Summer is here and there is a lot to do when the weather is this beautiful outside, family picnics, enjoying the beach, endless hours on the golf course, or even spending time in your backyard enjoying a barbeque. But unfortunately, too much fun in the sun can be dangerous to your body. Excessive heat exposure can cause dehydration, which in turn can wreak havoc on your digestive system.
A common misconception is that dehydration results solely from water loss, however, it can also stem from medication, caffeine and alcohol intake, and several other factors. Paired with long periods of time in the heat, cases of dehydration can escalate into more serious health issues affecting your gastrointestinal tract.
Some of the effects dehydration can have on your digestive tract include:
- Stomach ulcers and acid reflux: lack of water, calcium, and magnesium can cause ulcers, gastritis, and acid reflux because the stomach doesn’t have enough water to produce digestive acid. Studies have shown that drinking water can help limit the serious symptoms of acid reflux by temporarily raising stomach pH.
- Constipation: the idea is simple: water is what keeps the food moving down through your intestines. If the body is dehydrated, the large intestine (colon) will soak up whatever water it can from the food you consumed, making it too hard to pass, causing pain and constipation.
- Bloating and nausea: likely related to overeating. Thirst usually occurs when people are 1-2 percent dehydrated. It can masquerade as hunger and the body doesn’t know the difference. Avoid the confusion by drinking water before it is mealtime. You’ll also feel fuller so you won’t end up eating a lot of food which can lead to bloating and nausea.
- Bad breath: dehydration leads to decreased saliva production, leading to a medical condition called halitosis (bad breath). The decrease in saliva production may also cause the sensation of “food getting stuck in your throat” (dysphagia)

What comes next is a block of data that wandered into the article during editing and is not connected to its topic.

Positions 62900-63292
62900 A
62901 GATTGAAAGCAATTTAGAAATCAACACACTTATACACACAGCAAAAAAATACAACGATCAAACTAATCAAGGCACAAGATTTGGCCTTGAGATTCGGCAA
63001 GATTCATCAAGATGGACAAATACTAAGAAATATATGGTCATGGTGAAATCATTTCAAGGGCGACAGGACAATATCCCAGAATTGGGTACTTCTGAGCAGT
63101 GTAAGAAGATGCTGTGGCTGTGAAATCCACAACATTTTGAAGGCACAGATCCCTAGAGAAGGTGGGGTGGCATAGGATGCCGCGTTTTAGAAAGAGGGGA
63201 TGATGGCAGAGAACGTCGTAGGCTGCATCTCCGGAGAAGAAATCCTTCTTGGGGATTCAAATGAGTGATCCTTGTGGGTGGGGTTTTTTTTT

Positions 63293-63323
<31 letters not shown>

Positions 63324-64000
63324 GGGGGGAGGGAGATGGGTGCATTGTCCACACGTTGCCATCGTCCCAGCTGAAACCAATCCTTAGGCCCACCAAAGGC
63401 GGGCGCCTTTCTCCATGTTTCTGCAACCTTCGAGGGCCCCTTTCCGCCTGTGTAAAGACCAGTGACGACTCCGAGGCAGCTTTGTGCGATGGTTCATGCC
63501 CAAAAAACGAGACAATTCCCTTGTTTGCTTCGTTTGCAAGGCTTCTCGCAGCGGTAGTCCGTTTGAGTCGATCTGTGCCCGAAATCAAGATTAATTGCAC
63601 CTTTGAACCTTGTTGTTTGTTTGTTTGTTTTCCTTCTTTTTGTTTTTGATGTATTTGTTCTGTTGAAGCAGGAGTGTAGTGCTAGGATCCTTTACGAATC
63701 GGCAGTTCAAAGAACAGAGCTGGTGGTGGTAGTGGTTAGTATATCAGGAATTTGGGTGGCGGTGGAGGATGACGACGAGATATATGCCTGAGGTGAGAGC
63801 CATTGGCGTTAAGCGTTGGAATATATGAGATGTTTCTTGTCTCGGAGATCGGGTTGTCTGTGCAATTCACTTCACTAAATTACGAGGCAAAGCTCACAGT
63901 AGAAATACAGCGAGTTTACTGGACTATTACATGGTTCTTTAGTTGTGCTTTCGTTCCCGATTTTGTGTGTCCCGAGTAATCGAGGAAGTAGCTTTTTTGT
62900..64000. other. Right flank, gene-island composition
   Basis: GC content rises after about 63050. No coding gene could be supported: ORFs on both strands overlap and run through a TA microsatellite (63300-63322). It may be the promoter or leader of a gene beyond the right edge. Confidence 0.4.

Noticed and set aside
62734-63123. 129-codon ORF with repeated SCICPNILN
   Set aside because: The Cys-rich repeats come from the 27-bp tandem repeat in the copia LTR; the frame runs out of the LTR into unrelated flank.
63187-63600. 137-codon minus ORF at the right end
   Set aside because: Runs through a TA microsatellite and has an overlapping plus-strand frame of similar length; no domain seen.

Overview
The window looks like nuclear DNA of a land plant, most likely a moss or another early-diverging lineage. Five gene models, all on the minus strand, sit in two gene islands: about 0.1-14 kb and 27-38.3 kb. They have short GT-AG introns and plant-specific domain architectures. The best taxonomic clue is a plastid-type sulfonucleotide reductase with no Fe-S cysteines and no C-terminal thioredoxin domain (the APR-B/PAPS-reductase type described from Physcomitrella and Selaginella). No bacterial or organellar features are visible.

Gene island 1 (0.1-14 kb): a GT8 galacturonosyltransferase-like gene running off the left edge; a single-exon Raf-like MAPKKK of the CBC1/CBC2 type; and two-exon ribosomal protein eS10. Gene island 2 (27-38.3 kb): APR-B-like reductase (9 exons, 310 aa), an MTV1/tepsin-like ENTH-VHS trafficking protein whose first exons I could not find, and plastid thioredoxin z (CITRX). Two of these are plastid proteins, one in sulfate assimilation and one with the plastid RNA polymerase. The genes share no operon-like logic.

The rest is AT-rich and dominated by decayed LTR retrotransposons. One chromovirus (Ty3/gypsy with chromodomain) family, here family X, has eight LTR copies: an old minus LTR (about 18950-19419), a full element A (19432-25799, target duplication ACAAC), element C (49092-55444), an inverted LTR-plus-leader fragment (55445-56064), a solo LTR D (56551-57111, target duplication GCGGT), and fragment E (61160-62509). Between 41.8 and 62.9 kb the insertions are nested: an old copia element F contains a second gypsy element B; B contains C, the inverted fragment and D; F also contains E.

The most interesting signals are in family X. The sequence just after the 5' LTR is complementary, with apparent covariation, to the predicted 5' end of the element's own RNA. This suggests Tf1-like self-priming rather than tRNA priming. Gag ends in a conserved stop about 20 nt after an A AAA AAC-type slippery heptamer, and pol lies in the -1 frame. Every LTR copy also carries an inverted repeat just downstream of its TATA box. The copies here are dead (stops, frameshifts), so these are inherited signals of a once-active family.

Although dehydration is a leading cause of hospital visits for seniors, it affects people of all ages. The recommendation for water intake depends on a variety of factors including diet, lifestyle, and activity levels. A general rule of thumb for adults is to aim for at least half one’s body weight in ounces of water daily. Athletes and individuals managing diabetes or kidney disease, among other chronic illnesses, should consult their primary care provider to determine appropriate daily water intake.
How to stay hydrated?
drink water throughout the day to prevent dehydration or over exhaustion. Use the color of your urine to guide if you’re hydrated enough — the clearer the better.
Eat hydrating foods:
approximately 80 percent of hydration comes from liquids, while 20 percent comes from foods. Incorporating a variety of vegetables and fruits that naturally hydrate is a great way to avoid dehydration. Water-dense foods include celery, cucumbers, strawberries, and watermelon.
for some, drinking water is a tedious task. To add flavor without compromising hydration, consider infusing fruits and herbs or freezing fusions into healthy popsicles.
Avoid alcohol and caffeine while outdoors: while an ice cold cocktail might sound good on the beach, it won’t be as refreshing to your digestive tract. That’s because alcohol only dehydrates you more. Like alcohol, caffeine sucks the moisture out of you. On hot days, avoid it as much as possible, especially when combined with alcohol.
Avoid “peak dehydration times”: avoid peak hours of sunlight when the temperatures and UV rays are at their highest, normally between 10 a.m. and 2 p.m. That’s the best time to head inside and let your body cool down.
So enjoy your summer full of sunshine, but remember these helpful tips so you can feel great during these next few months. For any further questions or concerns regarding this matter, please feel free to schedule an appointment at Digestive Health Specialists.
Article by Dr. Dhyan Rajan. Learn more about him here: https://digestivehealth.ws/provider/dhyan-rajan-md/
Digestive Health Specialists, PA is here to help if you, or someone you know, would like more information, or if you are experiencing any of the above symptoms and would like further evaluation. To make an appointment, feel free to give us a call at 336-768-6211.